Narnia #2 of 7: “The Lion, the Witch and the Wardrobe” by CS Lewis

This is by far the best-known of the Narnia books, and the recent movie was fairly successful (deservedly so, I think).

 

Four British children are sent to a rambling house in the country during the blitz. They are largely left alone, and the youngest stumbles through a wardrobe into the magical land of Narnia. Eventually, all four come to know Narnia very well – but it is a whole country where it is “always Winter, and never Christmas”. The White Witch rules over all, and already has an ally in one of the children, who unwittingly (or mostly unwittingly) sets out to betray his sisters and brother.

 

There are fantastical creatures galore, and the White Witch is a truly dire enemy who turns animals into stone out of spite. The writing is excellent once again, the characters realistic yet heroic, and the adventures thrilling.

 

Free sample:

“This must be a simply enormous wardrobe!” thought Lucy, going still further in and pushing the soft folds of the coats aside to make room for her. Then she noticed that there was something crunching under her feet. “I wonder is that more mothballs?” she thought, stooping down to feel it with herhand. But instead of feeling the hard, smooth wood of the floor of the wardrobe, she felt something soft and powdery and extremely cold. “This is very queer,” she said, and went on a step or two further.

 

Next moment she found that what was rubbing against her face and hands was no longer soft fur but something hard and rough and even prickly. “Why, it is just like branches of trees!” exclaimed Lucy. And then she saw that there was a light ahead of her; not a few inches away where the back of the wardrobe ought to have been, but a long way off. Something cold and soft was falling on her. A moment later she found that she was standing in the middle of a wood at night-time with snow under her feet and snowflakes falling through the air.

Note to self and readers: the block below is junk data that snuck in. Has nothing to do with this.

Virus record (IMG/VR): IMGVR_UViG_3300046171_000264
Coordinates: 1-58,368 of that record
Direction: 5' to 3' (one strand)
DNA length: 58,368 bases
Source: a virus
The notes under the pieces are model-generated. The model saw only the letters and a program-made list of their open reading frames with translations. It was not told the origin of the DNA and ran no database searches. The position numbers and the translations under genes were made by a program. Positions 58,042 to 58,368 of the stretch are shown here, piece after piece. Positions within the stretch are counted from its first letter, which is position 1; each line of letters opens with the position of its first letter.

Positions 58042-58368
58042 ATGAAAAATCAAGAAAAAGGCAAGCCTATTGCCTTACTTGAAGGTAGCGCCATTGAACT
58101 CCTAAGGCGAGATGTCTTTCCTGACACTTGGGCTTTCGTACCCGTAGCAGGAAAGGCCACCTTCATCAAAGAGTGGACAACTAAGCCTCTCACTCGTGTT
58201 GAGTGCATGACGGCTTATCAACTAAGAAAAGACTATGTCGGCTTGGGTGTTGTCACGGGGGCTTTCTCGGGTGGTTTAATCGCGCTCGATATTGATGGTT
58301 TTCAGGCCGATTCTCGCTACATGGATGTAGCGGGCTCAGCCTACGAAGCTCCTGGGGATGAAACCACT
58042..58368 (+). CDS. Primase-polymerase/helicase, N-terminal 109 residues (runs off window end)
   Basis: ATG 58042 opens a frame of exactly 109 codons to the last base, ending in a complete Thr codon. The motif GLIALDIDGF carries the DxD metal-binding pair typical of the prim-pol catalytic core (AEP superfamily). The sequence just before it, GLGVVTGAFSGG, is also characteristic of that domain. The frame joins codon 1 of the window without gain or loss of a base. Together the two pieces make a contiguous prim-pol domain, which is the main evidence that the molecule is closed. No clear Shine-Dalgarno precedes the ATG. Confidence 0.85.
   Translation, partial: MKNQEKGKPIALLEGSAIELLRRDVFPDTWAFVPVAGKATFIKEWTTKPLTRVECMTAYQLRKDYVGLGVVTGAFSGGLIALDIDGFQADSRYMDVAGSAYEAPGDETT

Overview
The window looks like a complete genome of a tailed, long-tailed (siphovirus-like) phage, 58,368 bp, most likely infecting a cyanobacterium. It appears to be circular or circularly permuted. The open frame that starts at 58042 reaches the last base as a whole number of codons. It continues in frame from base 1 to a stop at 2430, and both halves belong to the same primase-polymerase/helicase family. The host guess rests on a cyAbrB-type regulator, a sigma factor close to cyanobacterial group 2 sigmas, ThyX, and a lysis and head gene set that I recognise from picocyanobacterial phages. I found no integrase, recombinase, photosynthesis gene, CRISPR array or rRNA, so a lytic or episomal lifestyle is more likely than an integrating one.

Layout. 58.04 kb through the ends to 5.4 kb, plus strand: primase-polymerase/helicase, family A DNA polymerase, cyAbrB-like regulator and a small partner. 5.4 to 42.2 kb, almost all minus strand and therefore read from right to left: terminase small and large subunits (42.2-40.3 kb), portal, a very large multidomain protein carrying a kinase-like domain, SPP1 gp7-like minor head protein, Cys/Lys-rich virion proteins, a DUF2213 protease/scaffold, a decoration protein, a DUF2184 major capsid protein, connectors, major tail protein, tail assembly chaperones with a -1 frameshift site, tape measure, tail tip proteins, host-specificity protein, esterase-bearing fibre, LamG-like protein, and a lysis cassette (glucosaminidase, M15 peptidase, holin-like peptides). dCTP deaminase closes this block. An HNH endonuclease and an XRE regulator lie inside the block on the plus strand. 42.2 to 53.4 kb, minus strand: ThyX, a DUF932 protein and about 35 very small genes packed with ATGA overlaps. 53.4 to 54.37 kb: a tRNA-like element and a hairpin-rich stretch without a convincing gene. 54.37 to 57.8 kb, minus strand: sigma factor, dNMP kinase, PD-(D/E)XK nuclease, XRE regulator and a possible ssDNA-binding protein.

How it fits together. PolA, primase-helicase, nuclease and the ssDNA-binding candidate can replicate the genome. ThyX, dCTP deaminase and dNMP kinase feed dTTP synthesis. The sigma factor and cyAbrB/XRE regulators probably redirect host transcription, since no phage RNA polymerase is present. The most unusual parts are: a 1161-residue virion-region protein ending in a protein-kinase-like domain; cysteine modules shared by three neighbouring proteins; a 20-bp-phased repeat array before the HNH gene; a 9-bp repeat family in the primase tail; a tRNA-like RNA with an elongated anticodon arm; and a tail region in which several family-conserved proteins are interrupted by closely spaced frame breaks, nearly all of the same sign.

Rating: PG. I’d call it absolutely G and safe for anyone, but one character is a close parallel to Jesus Christ (in one of the later books this character clearly states that he exists on Earth as well, is known by a different name there, and that the children have been brought into Narnia so that they can more easily recognise him on Earth), and some atheists have found that offensive. The books do focus on the adventures, rather than allegory about 95% of the time.

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1 Comment

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One response to “Narnia #2 of 7: “The Lion, the Witch and the Wardrobe” by CS Lewis

  1. Pingback: Who’s in the wardrobe? « Louise Curtis

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